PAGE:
The E3N observational studies suggested a lower breast cancer risk in users of micronized progesterone compared to users of more androgenic progestogens.

Recommendations on the risk of breast cancer with MHT should take into consideration the findings from the WHI randomized trials and the observational data on micronized progesterone from the E3N study and those from the CGHFBC meta-analysis.

Informed consent

The risk of breast cancer should be considered in the context of the overall benefits and risks associated with MHT intake including menopausal symptom control, improved quality of life and the long-term impact on bone and cardiovascular health.

The decision whether to take MHT, the dose of MHT and the duration of its use should be made on an individualized basis after discussing the benefits and risks with women to help them make an informed choice about their health and care.


MHT benefits and risks

Quality of life

Key points summary

  • Menopausal symptoms affect 70-80% of all women.
  • 25% of women describe their symptoms as severe.
  • The average duration of menopausal symptoms is 7 years.
  • 50% of women said their symptoms impacted their home life and 36% said the menopause impacted their social lives

MHT and breast cancer risk - The CGHFBC meta-analysis

Key points summary:

  • Duration-dependent increase in the risk of breast cancer diagnosis with both unopposed estrogen and combined MHT.
  • The risk is higher with continuous combined MHT regimens compared to cyclical.
  • The risk of breast cancer remains elevated more than 10 years after discontinuing MHT.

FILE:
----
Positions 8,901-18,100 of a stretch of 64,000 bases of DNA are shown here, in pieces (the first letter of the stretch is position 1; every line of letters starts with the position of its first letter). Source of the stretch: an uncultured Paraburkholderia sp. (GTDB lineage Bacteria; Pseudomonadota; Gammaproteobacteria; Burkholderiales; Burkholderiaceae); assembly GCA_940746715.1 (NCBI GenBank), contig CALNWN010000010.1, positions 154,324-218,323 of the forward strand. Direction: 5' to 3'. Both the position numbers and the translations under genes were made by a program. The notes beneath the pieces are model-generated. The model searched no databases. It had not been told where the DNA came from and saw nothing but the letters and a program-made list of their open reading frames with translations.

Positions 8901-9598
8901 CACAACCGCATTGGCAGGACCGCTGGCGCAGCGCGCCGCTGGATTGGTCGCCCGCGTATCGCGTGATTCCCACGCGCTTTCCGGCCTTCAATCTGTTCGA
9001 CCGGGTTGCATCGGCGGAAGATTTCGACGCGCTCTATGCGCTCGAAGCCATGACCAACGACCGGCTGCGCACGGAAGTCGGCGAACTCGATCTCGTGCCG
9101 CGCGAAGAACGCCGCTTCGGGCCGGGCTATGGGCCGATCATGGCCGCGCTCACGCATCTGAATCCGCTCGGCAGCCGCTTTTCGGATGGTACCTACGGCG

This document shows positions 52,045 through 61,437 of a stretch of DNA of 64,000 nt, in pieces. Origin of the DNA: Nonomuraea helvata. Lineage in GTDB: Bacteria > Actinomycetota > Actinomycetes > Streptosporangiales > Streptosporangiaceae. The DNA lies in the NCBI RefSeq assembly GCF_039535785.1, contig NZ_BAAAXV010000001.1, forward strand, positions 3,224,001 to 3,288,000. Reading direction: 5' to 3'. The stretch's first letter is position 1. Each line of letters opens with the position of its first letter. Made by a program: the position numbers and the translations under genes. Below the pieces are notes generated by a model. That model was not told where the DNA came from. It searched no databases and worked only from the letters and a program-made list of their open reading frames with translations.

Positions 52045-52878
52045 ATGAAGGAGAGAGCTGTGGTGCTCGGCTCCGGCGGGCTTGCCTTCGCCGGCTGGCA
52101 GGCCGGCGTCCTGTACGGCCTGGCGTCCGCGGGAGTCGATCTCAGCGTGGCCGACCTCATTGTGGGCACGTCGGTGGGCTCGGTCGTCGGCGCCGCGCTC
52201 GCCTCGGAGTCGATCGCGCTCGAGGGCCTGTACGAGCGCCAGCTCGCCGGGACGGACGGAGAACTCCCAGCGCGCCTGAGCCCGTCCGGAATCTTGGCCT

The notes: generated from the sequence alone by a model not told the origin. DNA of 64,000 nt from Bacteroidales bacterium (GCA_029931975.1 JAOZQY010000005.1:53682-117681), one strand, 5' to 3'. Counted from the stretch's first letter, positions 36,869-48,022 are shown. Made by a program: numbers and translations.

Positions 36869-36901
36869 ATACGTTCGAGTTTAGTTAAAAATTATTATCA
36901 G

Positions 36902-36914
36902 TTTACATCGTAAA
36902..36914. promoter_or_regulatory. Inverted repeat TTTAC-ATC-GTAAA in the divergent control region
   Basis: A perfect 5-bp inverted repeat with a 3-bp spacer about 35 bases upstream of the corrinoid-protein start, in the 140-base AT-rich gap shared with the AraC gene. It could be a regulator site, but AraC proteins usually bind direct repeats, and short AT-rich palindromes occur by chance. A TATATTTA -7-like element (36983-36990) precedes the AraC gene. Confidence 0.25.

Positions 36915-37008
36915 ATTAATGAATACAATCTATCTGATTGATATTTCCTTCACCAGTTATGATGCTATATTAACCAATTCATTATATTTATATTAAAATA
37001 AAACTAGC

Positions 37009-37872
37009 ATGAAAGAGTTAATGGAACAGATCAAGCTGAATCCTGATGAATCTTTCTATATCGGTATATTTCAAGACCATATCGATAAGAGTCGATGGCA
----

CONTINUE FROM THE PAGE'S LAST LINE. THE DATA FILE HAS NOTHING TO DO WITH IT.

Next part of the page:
• No estrogen dosage effect on the risk of breast cancer with MHT.
  • Vaginal estrogen exposure did not increase the risk of breast cancer diagnosis.
  • Only a small number of women on micronized progesterone were included. Therefore, conclusions regarding its impact on the risk of breast cancer diagnosis could not be determined from this meta-analysis.

Osteoporosis

Key points summary

  • Evidence from RCTs and meta-analysis shows that women using MHT have a significant reduction in the risk of any fracture compared with women not using MHT.

Cardiovascular disease (CVD)

Key points summary

  • The timing MHT is initiated, referred to as the ‘timing hypothesis’ and ‘the cardiovascular window of opportunity’, can have a significant impact on the risk of CVD with MHT intake.
  • Cochrane data-analysis shows that MHT initiated within 10 years of the menopause is likely to be associated with a reduction in coronary heart disease and cardiovascular mortality.
  • Evidence from the Cochrane data-analysis and that from the long-term follow-up data of the WHI showed no increase in cardiovascular events, cardiovascular mortality or all-cause mortality in women who initiated MHT more than 10 years after the menopause.

Risk of venous thromboembolism

Key points summary

  • Compared with women not on MHT, the risk of venous thromboembolism is increased by oral intake MHT.
  • Transdermal administration of estradiol is unlikely to increase the risk of venous thrombosis above that in non-users and is associated with a lower risk compared with oral administration of estradiol.

Content created 18 August 2020